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Topic: Help with probability&stat problem
Replies: 11   Last Post: Jun 11, 2007 11:07 PM

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Posts: 404
Registered: 12/6/04
Re: Help with probability&stat problem
Posted: Jun 11, 2007 1:02 PM
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In article <>, tutorny <> writes:
> I am looking at solving the following problem:
> Past records show that at a given college 20% of the students who
> began as psychology majors either changed their major or dropped out
> the school. An incoming class has 110
> beginning psychology majors. What is the probability that as many as
> 30 of these students leave the psychology program?

I read that as the probability that 30 or more leave. You've apparently
read it as the probability that 30 or fewer leave. The longer I look
at the question, the less sure I am which of us is correct.

> I think that I can solve it using the normal approximation to the
> binomial probability distribution, as follows:
> n =110, p = 0.20
> mean = u = np = 110*0.20 = 22
> standard deviation = s.d. = (n*p*q)^.5 = (110*.20*.80)^.5 = 4.1952

Looks reasonable. And I personally agree that the normal approximation
is a good fit for this kind of question. Especially since we're not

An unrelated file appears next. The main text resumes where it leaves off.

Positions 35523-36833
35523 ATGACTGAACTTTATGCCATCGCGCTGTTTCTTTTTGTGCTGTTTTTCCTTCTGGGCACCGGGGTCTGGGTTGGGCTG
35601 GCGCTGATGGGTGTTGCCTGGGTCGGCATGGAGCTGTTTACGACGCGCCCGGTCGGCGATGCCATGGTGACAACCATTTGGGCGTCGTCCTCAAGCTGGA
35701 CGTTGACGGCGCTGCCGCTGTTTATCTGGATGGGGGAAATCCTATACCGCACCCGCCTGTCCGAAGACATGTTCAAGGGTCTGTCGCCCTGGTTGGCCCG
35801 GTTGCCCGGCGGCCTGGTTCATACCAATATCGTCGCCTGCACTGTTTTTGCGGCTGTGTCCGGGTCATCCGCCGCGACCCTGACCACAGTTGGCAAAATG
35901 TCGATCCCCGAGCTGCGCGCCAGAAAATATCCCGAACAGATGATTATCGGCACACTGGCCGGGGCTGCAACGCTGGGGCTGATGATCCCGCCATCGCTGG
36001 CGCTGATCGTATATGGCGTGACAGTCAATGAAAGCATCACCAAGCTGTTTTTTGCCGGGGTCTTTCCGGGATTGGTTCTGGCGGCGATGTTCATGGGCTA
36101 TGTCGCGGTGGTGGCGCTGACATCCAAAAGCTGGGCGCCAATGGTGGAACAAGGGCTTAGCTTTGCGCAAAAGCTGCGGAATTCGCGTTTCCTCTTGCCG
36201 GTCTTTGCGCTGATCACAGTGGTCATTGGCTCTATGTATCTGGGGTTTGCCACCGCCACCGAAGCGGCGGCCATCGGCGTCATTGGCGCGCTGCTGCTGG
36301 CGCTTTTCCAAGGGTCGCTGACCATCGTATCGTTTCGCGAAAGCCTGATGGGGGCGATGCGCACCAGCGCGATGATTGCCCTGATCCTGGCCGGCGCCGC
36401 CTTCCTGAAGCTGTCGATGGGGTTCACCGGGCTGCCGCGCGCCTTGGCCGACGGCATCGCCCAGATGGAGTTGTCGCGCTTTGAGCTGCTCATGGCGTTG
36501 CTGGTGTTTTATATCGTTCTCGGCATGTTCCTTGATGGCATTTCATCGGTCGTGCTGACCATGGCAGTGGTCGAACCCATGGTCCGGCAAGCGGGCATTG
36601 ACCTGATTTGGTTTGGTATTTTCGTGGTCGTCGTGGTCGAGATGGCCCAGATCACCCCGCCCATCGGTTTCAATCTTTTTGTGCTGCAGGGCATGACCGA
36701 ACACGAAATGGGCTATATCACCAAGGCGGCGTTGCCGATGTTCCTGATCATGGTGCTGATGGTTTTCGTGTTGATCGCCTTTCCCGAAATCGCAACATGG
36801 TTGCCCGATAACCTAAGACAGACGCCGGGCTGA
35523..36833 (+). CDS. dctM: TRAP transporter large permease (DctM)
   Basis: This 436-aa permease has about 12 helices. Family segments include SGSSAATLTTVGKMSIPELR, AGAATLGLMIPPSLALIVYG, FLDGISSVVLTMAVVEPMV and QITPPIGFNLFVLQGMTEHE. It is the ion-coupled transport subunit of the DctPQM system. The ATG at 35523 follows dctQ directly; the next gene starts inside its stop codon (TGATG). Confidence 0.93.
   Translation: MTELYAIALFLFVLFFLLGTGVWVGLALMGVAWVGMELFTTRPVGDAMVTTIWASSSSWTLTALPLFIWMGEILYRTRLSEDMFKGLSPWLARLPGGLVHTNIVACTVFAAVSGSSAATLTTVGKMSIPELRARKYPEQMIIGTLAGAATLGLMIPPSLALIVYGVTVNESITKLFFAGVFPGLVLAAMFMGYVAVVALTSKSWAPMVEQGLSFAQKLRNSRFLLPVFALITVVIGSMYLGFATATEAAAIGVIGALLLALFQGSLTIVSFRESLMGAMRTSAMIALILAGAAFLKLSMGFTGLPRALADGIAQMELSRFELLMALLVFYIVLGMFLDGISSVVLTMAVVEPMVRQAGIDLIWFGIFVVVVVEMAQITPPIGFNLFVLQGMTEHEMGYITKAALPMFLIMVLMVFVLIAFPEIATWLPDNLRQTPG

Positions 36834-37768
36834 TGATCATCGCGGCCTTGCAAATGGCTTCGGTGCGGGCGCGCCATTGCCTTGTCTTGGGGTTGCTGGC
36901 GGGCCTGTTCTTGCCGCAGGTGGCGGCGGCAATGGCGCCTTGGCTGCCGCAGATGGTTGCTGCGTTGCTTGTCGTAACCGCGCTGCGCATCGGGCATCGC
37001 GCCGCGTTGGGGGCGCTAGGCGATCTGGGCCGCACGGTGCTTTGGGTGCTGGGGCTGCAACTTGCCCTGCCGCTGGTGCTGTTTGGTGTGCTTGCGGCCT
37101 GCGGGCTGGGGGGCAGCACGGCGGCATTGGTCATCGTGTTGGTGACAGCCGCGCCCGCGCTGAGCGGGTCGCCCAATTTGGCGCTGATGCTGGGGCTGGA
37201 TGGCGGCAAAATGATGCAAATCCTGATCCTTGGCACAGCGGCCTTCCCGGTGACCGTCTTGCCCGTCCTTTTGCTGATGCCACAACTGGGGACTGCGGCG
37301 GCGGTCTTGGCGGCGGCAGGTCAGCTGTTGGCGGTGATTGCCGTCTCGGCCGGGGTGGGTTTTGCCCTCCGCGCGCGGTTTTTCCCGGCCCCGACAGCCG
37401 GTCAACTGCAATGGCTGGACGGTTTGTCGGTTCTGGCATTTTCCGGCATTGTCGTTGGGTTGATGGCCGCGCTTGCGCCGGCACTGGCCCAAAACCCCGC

way out on the tail of the curve.

> We want P(x <=30)
> When x = 30, z = (x - u)/s.d = (30 - 22)/4.1952 = 1.9069

Here, I think you've committed a fencepost error. If you're treating
a normal distribution as if it were a discrete histogram then you
want to put your cutoff points between the bars on the histogram, not
in the middle of the bars. You want to look at x=29.5 or x=30.5.

You decide whether to use the x=29.5 or the x=30.5 cutoff by considering
whether the case when x=30 is included or excluded in the set of cases
you are looking for.

Think about it this way. You're approximating p(x=30) in the
discrete case by p(x<=30.5) - p(x<=29.5) in the continuous model.

Or think about it this way. If you were asked for the probability
that x is 30 or more, do you want the answer to be the complement
of the probability that x is 30 or less? It will be if you use
p(x>=30) and p(x<=30) as your respective estimates. Or do you want the
non-zero probability that x is 30 exactly to figure in somehow?
That's where the 29.5 and 30.5 make themselves useful.

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